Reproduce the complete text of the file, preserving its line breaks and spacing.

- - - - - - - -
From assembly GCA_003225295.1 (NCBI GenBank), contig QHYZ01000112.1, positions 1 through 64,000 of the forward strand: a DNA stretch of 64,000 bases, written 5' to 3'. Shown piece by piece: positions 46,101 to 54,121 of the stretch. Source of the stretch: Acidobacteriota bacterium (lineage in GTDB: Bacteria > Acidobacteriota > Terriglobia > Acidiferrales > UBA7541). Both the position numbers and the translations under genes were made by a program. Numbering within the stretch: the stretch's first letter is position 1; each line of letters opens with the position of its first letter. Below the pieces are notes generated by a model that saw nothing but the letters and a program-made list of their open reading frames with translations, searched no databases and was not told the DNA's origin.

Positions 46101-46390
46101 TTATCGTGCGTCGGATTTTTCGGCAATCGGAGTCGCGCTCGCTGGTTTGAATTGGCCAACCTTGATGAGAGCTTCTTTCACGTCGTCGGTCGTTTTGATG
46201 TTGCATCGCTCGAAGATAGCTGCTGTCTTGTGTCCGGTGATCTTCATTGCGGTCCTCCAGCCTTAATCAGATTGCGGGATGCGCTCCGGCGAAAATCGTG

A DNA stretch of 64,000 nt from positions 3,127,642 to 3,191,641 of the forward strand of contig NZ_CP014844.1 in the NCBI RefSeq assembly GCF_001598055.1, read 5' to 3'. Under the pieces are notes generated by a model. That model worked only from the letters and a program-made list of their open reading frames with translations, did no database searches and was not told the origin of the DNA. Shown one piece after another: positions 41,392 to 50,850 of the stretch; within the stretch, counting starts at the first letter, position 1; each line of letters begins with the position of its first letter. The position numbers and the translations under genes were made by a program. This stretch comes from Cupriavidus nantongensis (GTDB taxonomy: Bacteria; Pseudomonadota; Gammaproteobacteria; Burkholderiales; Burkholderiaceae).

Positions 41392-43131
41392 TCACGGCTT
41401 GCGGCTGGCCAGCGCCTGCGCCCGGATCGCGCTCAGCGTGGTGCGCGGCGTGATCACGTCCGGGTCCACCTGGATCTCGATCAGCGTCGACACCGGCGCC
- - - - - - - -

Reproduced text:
From assembly GCA_003225295.1 (NCBI GenBank), contig QHYZ01000112.1, positions 1 through 64,000 of the forward strand: a DNA stretch of 64,000 bases, written 5' to 3'. Shown piece by piece: positions 46,101 to 54,121 of the stretch. Source of the stretch: Acidobacteriota bacterium (lineage in GTDB: Bacteria > Acidobacteriota > Terriglobia > Acidiferrales > UBA7541). Both the position numbers and the translations under genes were made by a program. Numbering within the stretch: the stretch's first letter is position 1; each line of letters opens with the position of its first letter. Below the pieces are notes generated by a model that saw nothing but the letters and a program-made list of their open reading frames with translations, searched no databases and was not told the DNA's origin.

Positions 46101-46390
46101 TTATCGTGCGTCGGATTTTTCGGCAATCGGAGTCGCGCTCGCTGGTTTGAATTGGCCAACCTTGATGAGAGCTTCTTTCACGTCGTCGGTCGTTTTGATG
46201 TTGCATCGCTCGAAGATAGCTGCTGTCTTGTGTCCGGTGATCTTCATTGCGGTCCTCCAGCCTTAATCAGATTGCGGGATGCGCTCCGGCGAAAATCGTG

A DNA stretch of 64,000 nt from positions 3,127,642 to 3,191,641 of the forward strand of contig NZ_CP014844.1 in the NCBI RefSeq assembly GCF_001598055.1, read 5' to 3'. Under the pieces are notes generated by a model. That model worked only from the letters and a program-made list of their open reading frames with translations, did no database searches and was not told the origin of the DNA. Shown one piece after another: positions 41,392 to 50,850 of the stretch; within the stretch, counting starts at the first letter, position 1; each line of letters begins with the position of its first letter. The position numbers and the translations under genes were made by a program. This stretch comes from Cupriavidus nantongensis (GTDB taxonomy: Bacteria; Pseudomonadota; Gammaproteobacteria; Burkholderiales; Burkholderiaceae).

Positions 41392-43131
41392 TCACGGCTT
41401 GCGGCTGGCCAGCGCCTGCGCCCGGATCGCGCTCAGCGTGGTGCGCGGCGTGATCACGTCCGGGTCCACCTGGATCTCGATCAGCGTCGACACCGGCGCC